This week Goldman Sachs retreated somewhat from its plan to sell financial products to the man in the street.
It is selling a personal financial management division in the US as CEO David Solomon seeks to unwind what the FT called a “a botched foray into consumer banking”.
This feels like one of the most predictable stories in finance, albeit one years in the making.
Goldman’s move to lure ordinary folk looked like a bank running out of ideas; one that had forgotten what it is good at.
What it is good at is very high-level trading and investment banking advice for gigantic corporations. Deal making and scheming at the very top of society.
Ordinary banking of the high street sort is about collecting pennies here and there and turning off the lights before you go home.
High charging investment banking is about charging tens of millions and working all night, about making things happen even when nothing much seem to be.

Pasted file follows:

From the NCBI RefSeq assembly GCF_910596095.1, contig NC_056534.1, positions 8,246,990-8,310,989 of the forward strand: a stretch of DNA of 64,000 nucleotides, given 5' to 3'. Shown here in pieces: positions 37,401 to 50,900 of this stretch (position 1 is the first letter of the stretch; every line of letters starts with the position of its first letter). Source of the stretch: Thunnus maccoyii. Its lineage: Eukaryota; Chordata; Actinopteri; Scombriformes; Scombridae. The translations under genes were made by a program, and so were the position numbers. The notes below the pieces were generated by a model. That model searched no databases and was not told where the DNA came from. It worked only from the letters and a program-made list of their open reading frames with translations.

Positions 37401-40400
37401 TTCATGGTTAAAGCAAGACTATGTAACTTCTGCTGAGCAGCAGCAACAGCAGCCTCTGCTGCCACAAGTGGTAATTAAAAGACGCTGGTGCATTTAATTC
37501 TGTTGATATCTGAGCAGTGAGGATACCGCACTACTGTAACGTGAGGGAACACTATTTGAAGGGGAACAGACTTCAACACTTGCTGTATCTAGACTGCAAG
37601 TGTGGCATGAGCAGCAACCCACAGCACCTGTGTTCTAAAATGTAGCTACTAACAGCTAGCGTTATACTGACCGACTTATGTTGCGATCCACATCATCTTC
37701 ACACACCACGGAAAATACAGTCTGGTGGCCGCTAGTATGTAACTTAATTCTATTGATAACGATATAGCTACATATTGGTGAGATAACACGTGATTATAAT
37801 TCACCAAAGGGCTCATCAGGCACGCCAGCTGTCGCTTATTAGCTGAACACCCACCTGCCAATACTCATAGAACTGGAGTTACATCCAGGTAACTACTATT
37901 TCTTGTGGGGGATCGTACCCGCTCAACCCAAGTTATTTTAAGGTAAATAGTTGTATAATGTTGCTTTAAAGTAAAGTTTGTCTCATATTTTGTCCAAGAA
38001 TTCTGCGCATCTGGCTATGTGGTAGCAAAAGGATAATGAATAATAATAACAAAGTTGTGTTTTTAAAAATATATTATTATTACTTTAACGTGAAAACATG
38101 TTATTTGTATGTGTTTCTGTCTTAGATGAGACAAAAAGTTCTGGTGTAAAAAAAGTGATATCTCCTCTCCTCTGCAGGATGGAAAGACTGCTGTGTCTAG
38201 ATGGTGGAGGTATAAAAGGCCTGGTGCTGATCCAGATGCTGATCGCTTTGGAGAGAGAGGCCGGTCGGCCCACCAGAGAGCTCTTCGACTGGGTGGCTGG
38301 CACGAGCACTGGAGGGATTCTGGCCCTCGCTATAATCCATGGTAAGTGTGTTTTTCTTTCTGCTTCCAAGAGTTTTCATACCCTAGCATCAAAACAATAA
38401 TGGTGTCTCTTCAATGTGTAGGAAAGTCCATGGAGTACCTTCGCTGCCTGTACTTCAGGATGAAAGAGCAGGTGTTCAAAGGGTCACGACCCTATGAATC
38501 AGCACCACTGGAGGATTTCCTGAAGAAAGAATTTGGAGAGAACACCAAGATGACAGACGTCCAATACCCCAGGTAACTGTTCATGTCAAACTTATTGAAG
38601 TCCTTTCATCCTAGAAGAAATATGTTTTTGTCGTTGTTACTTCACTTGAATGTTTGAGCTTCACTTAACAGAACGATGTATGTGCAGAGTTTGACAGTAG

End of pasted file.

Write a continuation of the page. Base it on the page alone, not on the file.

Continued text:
Moreover, you do business with Goldman Sachs partly out of snob appeal. It becoming available to almost anyone was always going to dent that brand value. (There are bound to be Coutts clients still upset to discover they shared a bank with Nigel Farage.)
Goldman says it is now focussed on “ultra-high net worth” wealth management – us rubes can forget it.
There’s something reassuring about that. Goldman on the high street, next to Greggs and WH Smith, never looked like a runner in the first place.
It does have Marcus in the UK in fairness with some 750,000 customers. That still feels like an ad on, not central to the business.
Solomon, the part-time DJ who is under some pressure from investors, is getting back to basics.
His 600,000 Spotify fans might have to wait for fresh material while Goldman goes back to being Goldman.